Out-of-state groups led an anti-slaughter rally earlier this month in Oklahoma City, said Shannon, R-Lawton.
“We are drawing a line in the sand and we are doing that this morning,” he said.
Mike Spradling, the Farm Bureau president, said slaughter would be an “option, not a mandate.”
Horse owners are best equipped to manage their animals, he said.
“We know what's best for their well-being from conception to termination,” he said.
Cynthia Armstrong, state director of the Humane Society of the United States, asserted horse owners have options — from selling their horses or donating them to organizations such as horse rescue groups to having them put down by a veterinarian.
She argued out-of-state interests are “trying to dupe the people of Oklahoma into thinking this is a homegrown idea.”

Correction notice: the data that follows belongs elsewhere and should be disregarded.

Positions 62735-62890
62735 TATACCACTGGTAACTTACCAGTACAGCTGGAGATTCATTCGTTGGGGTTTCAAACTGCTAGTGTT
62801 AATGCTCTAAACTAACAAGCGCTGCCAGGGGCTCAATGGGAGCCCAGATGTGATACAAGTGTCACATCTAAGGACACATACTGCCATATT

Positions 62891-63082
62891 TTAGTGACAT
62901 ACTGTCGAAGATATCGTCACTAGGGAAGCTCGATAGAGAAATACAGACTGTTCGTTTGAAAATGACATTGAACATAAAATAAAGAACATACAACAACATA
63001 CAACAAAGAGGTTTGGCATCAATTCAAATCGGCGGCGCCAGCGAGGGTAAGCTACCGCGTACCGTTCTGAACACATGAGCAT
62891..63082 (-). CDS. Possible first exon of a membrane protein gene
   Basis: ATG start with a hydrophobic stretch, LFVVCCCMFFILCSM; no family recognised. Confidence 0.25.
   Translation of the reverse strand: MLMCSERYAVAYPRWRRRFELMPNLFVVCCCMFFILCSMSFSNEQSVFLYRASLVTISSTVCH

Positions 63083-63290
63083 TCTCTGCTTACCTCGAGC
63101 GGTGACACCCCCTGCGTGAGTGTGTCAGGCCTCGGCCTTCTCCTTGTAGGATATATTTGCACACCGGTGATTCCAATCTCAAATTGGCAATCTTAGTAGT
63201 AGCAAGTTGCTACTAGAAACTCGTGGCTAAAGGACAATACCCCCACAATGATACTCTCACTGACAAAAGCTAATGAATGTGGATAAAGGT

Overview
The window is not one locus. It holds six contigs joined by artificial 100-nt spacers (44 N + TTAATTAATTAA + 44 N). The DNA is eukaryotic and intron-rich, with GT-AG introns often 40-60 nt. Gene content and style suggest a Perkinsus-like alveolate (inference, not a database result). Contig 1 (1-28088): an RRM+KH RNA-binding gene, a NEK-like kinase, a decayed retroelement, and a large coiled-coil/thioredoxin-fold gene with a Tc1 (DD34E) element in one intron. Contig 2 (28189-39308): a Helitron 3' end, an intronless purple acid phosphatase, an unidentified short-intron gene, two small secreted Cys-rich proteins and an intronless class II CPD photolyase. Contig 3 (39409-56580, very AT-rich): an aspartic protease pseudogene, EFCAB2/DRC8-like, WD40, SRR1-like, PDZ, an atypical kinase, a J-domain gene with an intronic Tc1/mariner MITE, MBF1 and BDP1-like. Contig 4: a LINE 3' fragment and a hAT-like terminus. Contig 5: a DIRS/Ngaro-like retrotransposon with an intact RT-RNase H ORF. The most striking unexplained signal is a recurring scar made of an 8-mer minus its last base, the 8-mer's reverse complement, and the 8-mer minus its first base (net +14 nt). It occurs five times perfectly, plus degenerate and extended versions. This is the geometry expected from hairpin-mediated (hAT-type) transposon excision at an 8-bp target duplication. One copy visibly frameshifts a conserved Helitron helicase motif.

“In fact what they're really up to is they want to start raising horses for meat and ship them elsewhere,” Armstrong said.
Snider said he has a 24-year-old Belgian draft horse that he will care for at home the rest of her life “and she will die and be buried there.”
But he favors letting horse owners decide whether slaughter is right for their animals.
“We don't believe that leaving them in the highway right of way and national park rights of way is a viable solution,” he said.
Bill advocates released letters expressing support for slaughter from the American Quarter Horse Association and the Pinto Horse Association of America. Both sponsor horse shows in Oklahoma.
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